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“Oh Me, My Heart, My Rising Heart”: Shakespeare, Depression and Heart Health Today

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In a charming article titled, “Shakespeare as Health Teacher,” from a 1916 issue of The Scientific Monthly, James Frederick Rogers, M.D., writes of the Bard: “A curer of disease he certainly was not, but as teacher of mental and bodily sanity he has had a clientele that is numberless.”

Rogers recalls Shakespeare’s depiction of grief as a cause of apoplexy (a blockage or hemorrhage of a blood vessel that leads to the brain) in Henry IV. Among his many examples of medicine and well-being in Shakespeare, however, Rogers does not note any involving heart health. In Othello, Gratiano commiserates with Desdemona over the death of her father, Brabantio: “I am glad thy father’s dead. Thy match was mortal to him, and pure grief shore his old thread in twain.” Desdemona’s father dies from heartache, which can be interpreted as a poetic way of suggesting a very literal and potentially fatal event, namely a heart attack.

King Lear also endures and eventually dies from a heart racked by grief. His older daughters, Regan and Goneril, mistreat him, and his youngest daughter, Cordelia, dies before his eyes, prompting him to experience not just figurative, but also actual, chest pains. For example, he cries out, in Act 2, Scene 4, “O, how this mother swells up toward my heart! Hysterica passio, down thou climbing sorrow! (…) O me, my heart, my rising heart.”

I have worried about the heart health of my own mother, who, like Lear with Cordelia, watched my sister die from colon cancer just last October. My mother has a history of heart problems, including enlargement of the heart, and her ongoing emotional grief - okay, depression - over my sister has often been accompanied by very real physical pain in her chest, which she has described alternately as a tightness and sharp shooting.

Today, as a society, we are very aware of the impact our mental health can have on our physical health. Unlike in Shakespeare’s era, we, thankfully, or so we think, have an array of medications to help patients in need manage conditions such as anxiety and depression, high blood pressure and Coronary Heart Disease (CHD), etc.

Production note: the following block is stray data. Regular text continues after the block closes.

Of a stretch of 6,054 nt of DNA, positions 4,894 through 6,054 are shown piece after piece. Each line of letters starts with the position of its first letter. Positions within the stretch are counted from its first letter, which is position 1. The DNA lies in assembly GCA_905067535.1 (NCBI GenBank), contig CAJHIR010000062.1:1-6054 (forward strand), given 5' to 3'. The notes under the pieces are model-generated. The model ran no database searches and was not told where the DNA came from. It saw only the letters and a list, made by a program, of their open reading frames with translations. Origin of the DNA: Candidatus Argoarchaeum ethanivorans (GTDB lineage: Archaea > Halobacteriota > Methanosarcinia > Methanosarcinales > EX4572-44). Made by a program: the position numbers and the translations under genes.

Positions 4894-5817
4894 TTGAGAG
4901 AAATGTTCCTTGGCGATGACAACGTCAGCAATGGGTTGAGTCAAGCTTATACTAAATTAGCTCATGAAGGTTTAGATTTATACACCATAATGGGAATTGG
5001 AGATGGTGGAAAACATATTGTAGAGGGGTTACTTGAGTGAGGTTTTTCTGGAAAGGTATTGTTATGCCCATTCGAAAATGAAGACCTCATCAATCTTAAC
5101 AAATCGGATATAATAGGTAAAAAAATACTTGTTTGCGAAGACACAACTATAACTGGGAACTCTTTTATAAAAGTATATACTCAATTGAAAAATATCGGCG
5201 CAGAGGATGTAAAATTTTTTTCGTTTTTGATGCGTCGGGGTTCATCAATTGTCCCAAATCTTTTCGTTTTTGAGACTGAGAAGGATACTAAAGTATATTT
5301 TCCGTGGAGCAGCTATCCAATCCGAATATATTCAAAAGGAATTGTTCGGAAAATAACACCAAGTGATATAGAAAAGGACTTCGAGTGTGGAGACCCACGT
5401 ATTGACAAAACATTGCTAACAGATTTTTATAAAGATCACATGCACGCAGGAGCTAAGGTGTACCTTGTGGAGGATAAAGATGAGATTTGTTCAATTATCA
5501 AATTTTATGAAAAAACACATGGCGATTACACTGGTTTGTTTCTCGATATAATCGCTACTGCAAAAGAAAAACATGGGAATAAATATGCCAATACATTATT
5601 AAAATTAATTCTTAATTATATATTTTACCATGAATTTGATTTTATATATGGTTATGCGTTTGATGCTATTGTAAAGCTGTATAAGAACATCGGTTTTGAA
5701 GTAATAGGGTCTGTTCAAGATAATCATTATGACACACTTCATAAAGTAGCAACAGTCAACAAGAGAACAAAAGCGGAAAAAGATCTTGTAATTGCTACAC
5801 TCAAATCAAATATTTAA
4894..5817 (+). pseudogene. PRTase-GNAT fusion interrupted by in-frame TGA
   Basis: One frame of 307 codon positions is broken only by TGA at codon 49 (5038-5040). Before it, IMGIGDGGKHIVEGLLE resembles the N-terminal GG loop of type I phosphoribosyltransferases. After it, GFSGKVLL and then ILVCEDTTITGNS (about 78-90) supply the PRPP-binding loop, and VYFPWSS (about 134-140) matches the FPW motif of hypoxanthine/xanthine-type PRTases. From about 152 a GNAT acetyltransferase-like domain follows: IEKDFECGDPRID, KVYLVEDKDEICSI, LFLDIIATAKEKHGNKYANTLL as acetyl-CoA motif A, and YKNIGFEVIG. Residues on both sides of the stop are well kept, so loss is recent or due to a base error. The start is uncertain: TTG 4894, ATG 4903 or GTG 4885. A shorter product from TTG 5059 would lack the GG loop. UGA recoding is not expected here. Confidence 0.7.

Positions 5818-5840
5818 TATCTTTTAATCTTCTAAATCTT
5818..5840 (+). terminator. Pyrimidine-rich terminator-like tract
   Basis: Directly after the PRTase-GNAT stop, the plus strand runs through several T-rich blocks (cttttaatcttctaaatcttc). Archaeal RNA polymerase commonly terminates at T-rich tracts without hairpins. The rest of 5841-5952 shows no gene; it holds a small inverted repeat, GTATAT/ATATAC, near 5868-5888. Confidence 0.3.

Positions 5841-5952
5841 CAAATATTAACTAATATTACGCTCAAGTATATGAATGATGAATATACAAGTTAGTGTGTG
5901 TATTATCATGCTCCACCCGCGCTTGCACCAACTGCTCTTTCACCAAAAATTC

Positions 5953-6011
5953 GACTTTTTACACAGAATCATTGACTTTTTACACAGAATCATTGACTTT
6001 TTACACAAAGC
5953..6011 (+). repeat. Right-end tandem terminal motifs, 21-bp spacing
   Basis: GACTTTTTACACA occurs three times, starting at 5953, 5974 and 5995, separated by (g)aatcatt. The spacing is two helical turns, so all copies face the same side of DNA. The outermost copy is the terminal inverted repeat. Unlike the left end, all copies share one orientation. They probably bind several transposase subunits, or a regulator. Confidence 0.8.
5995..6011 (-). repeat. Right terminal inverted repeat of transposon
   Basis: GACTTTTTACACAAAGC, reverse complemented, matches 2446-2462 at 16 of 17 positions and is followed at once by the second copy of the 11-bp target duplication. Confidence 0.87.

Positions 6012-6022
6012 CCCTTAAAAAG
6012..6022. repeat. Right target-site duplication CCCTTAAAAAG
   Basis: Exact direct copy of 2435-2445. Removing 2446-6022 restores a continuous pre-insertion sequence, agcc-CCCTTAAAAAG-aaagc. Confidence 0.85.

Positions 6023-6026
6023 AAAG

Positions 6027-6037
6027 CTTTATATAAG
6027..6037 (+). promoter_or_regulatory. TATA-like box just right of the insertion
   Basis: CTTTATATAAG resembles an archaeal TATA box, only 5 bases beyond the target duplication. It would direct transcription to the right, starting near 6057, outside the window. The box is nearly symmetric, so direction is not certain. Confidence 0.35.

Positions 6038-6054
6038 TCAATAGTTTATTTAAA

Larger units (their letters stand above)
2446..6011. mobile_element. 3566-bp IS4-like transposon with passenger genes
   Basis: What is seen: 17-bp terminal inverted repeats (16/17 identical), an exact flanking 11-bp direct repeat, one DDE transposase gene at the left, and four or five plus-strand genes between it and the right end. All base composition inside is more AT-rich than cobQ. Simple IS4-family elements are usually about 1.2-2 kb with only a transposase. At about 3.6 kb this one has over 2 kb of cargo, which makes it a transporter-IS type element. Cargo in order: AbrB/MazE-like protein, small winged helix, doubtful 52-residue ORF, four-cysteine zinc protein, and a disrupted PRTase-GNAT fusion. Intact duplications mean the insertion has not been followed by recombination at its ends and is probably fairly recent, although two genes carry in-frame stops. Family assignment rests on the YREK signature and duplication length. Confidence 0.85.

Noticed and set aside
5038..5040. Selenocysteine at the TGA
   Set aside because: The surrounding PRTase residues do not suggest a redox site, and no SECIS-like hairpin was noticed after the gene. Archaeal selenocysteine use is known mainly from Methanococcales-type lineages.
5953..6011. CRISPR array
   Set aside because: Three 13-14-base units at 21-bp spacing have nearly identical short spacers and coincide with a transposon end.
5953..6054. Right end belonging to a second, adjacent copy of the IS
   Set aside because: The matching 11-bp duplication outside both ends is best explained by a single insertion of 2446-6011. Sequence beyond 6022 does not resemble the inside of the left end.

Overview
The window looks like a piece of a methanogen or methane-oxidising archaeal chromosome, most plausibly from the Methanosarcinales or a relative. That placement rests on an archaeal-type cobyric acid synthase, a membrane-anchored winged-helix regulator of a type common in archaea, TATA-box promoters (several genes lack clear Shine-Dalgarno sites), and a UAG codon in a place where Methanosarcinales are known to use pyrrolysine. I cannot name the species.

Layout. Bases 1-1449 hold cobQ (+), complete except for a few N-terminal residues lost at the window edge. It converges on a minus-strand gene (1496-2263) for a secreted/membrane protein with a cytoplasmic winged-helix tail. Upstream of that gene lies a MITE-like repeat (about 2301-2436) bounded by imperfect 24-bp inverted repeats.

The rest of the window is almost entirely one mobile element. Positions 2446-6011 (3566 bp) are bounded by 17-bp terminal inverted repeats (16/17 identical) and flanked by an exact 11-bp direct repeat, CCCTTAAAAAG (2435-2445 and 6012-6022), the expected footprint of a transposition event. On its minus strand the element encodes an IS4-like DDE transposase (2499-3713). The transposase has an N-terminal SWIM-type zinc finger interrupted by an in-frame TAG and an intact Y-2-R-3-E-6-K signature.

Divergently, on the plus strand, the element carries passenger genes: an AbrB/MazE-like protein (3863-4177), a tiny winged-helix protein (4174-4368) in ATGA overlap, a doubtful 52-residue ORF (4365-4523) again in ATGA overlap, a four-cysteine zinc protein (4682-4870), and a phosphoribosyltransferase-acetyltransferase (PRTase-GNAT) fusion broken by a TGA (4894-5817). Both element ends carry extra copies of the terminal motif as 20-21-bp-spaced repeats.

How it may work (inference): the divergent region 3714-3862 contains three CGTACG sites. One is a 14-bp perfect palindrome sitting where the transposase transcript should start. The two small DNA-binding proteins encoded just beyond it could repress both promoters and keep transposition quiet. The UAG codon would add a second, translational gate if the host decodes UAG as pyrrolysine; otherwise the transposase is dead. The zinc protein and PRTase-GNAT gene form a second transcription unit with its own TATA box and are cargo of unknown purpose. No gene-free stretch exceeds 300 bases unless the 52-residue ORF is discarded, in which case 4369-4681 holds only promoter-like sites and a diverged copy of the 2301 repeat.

Add a Comment4 Comments

For more information and advice on High Blood Pressure, Heart Disease, Cholesterol and Stroke, would like to recommend this site –
Information on diseases known as the Silent Killers and advice on regular medical checkups and early diagnosis and symptoms.

June 25, 2009 - 7:11am
EmpowHER Guest

Nic- you are a talent! Wonderful work.

May 29, 2009 - 5:28pm
EmpowHER Guest

Thre could be an association between taking antidepressants and having heart problems.

List of Adverse Reactions for cardiovascular system and PROZAC [same as all antidepressants] taken from the Prozac insert September 1998

Cardiovascular System ---Frequent: hemorrhage, hypertension: Infrequent:
angina pectoris, arrhythmia, congestive heart failure, hypotension,
migraine, myocardial infarct, postural hypotension, syncope, tachycardia,
vascular headache: Rare: atrial fibrillation, bradycardia, cerebral
embolism, cerebral ischemia, cerebrovascular accident, extrasystoles, heart
arrest, heart block, pallor, peripheral vascular disorder, phlebitis,
shock, thrombophlebitis, thrombosis, vasospasm, ventricular arrhythmia,
ventricular extrasystoles, ventricular fibrillation.

May 26, 2009 - 6:25pm
(reply to Anonymous)

Thanks for your comment. I was aware of no such possible link until I began researching to write my article. It concerns me that doctors may not be appropriately forewarning patients about this, but may instead be relying on patients to discover this for themselves in drug information inserts, such as the example you list above for Prozac. Even patients without a preexisting heart condition should be aware of these risks before deciding to take an antidepressant.

May 29, 2009 - 11:33am
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We value and respect our HERWriters' experiences, but everyone is different. Many of our writers are speaking from personal experience, and what's worked for them may not work for you. Their articles are not a substitute for medical advice, although we hope you can gain knowledge from their insight.

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